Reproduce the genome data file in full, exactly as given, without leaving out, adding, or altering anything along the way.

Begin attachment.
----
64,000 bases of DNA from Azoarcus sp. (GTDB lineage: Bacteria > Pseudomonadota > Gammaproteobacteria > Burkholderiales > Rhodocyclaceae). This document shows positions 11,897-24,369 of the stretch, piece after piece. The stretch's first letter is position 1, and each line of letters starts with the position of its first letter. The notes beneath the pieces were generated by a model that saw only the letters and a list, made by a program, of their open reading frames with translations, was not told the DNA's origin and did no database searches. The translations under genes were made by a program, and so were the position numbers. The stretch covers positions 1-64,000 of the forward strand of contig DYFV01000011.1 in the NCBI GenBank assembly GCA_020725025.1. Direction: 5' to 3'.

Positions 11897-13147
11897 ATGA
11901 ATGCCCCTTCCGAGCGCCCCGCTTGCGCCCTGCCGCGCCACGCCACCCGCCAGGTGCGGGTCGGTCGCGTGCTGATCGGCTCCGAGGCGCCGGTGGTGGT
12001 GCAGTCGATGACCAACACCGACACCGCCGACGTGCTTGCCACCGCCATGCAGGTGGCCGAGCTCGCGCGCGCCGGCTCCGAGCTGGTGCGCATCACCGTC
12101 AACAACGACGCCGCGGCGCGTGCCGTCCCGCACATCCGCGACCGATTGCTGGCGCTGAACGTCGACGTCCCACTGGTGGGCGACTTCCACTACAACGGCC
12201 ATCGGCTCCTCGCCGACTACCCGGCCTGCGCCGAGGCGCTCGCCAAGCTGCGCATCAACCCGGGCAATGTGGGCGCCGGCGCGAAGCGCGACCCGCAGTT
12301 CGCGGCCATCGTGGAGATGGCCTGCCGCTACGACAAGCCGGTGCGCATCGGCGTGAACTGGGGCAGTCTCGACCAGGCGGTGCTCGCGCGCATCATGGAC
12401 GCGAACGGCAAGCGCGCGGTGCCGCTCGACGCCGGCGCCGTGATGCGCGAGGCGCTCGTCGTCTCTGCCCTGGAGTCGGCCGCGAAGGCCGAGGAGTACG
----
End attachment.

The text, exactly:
64,000 bases of DNA from Azoarcus sp. (GTDB lineage: Bacteria > Pseudomonadota > Gammaproteobacteria > Burkholderiales > Rhodocyclaceae). This document shows positions 11,897-24,369 of the stretch, piece after piece. The stretch's first letter is position 1, and each line of letters starts with the position of its first letter. The notes beneath the pieces were generated by a model that saw only the letters and a list, made by a program, of their open reading frames with translations, was not told the DNA's origin and did no database searches. The translations under genes were made by a program, and so were the position numbers. The stretch covers positions 1-64,000 of the forward strand of contig DYFV01000011.1 in the NCBI GenBank assembly GCA_020725025.1. Direction: 5' to 3'.

Positions 11897-13147
11897 ATGA
11901 ATGCCCCTTCCGAGCGCCCCGCTTGCGCCCTGCCGCGCCACGCCACCCGCCAGGTGCGGGTCGGTCGCGTGCTGATCGGCTCCGAGGCGCCGGTGGTGGT
12001 GCAGTCGATGACCAACACCGACACCGCCGACGTGCTTGCCACCGCCATGCAGGTGGCCGAGCTCGCGCGCGCCGGCTCCGAGCTGGTGCGCATCACCGTC
12101 AACAACGACGCCGCGGCGCGTGCCGTCCCGCACATCCGCGACCGATTGCTGGCGCTGAACGTCGACGTCCCACTGGTGGGCGACTTCCACTACAACGGCC
12201 ATCGGCTCCTCGCCGACTACCCGGCCTGCGCCGAGGCGCTCGCCAAGCTGCGCATCAACCCGGGCAATGTGGGCGCCGGCGCGAAGCGCGACCCGCAGTT
12301 CGCGGCCATCGTGGAGATGGCCTGCCGCTACGACAAGCCGGTGCGCATCGGCGTGAACTGGGGCAGTCTCGACCAGGCGGTGCTCGCGCGCATCATGGAC
12401 GCGAACGGCAAGCGCGCGGTGCCGCTCGACGCCGGCGCCGTGATGCGCGAGGCGCTCGTCGTCTCTGCCCTGGAGTCGGCCGCGAAGGCCGAGGAGTACG